The Night Watch is an appealing concept. Two British soldiers encounter a Spanish girl who successfully makes them question the value system to which they adhere, and their own personal responsibility within that structure. It is philosophical and thoughtful; with a little more work, it could be excellent. Unfortunately, the plot was at times slow-moving and predictable. It is hard work to maintain momentum through a piece which is as reflective as The Night Watch, particularly as in the main it takes the form of a duologue. Antonia Goddard clearly worked hard to keep the text engaging, and there was some excellent writing, particularly for Delilah. The audience is provoked to question the relationship between killing in wartime and murder, and to consider both sides of conflict- this central episode was the strongest and most convincing of the text. However, the ending was clichéd and resolved itself too easily: Delilah, who is a believable creation, becomes something resembling a stock-character through the play’s conclusion, which is a shame.

Sadly, the writing was hampered further by an uncomfortable performance by Wilf Wort as Captain Hayes. It lacked the subtlety that was required and at times it felt like he was searching for lines. In a play which relied so much on the growing relationship between Hayes and Delilah, this prevented the script reaching its true potential, as the connection felt forced. Although there was some light and shade in his portrayal, much of the action was on one level and felt a little pantomime. Wort can clearly act, so perhaps the fault lies with the casting; David Myers was commendable as the down-to-earth Pickering but was restricted in terms of stage time. Had the casting been switched between the two, there might have been more nuance in the performance. Emilie Aspeling was a stand-out in the play, simultaneously illustrating vulnerability and gumption. Her performance was confident and assured, contributing to the energy of the piece.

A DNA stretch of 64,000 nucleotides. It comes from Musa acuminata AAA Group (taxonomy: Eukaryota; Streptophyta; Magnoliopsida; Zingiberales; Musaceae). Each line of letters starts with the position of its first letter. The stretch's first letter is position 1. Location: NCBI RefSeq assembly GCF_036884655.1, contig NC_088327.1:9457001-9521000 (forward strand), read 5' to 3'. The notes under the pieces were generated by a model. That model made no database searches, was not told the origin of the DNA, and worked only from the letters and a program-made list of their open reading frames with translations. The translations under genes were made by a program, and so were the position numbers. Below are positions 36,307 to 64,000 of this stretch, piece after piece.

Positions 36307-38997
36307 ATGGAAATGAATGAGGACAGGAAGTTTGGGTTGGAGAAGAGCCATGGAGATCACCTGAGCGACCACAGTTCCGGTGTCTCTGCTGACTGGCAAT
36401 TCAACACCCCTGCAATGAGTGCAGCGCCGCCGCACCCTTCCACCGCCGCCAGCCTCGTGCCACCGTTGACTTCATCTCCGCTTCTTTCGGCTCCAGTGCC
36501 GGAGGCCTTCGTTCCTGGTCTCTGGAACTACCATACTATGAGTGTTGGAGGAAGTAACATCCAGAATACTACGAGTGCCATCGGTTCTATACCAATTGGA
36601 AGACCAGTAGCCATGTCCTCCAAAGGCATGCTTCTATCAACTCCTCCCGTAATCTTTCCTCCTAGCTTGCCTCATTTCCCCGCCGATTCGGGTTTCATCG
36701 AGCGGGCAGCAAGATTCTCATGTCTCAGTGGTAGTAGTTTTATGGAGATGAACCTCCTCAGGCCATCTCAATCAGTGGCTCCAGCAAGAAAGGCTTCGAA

This is an ambitious piece of theatre that deals with big ideas and tensions. It is not a perfect text, but it is an incredibly strong basis from which to build, and Goddard has done well. Furthermore, a change of location would do this play some good; Prior’s Hall was too large and impersonal for the staging and it swamped the actors, who did not utilise the space. This might work better in a more intimate setting, as it deals with personal questions of identity and empire. Although there are elements on which to work, fundamentally, the concept is interesting and has scope to develop into a really searching exploration of war and the individuals affected by it.

 

5 February 2015

The views expressed in the reviews and comments on this page are those of the reviewer, and are not representative of the views of DST or Durham University.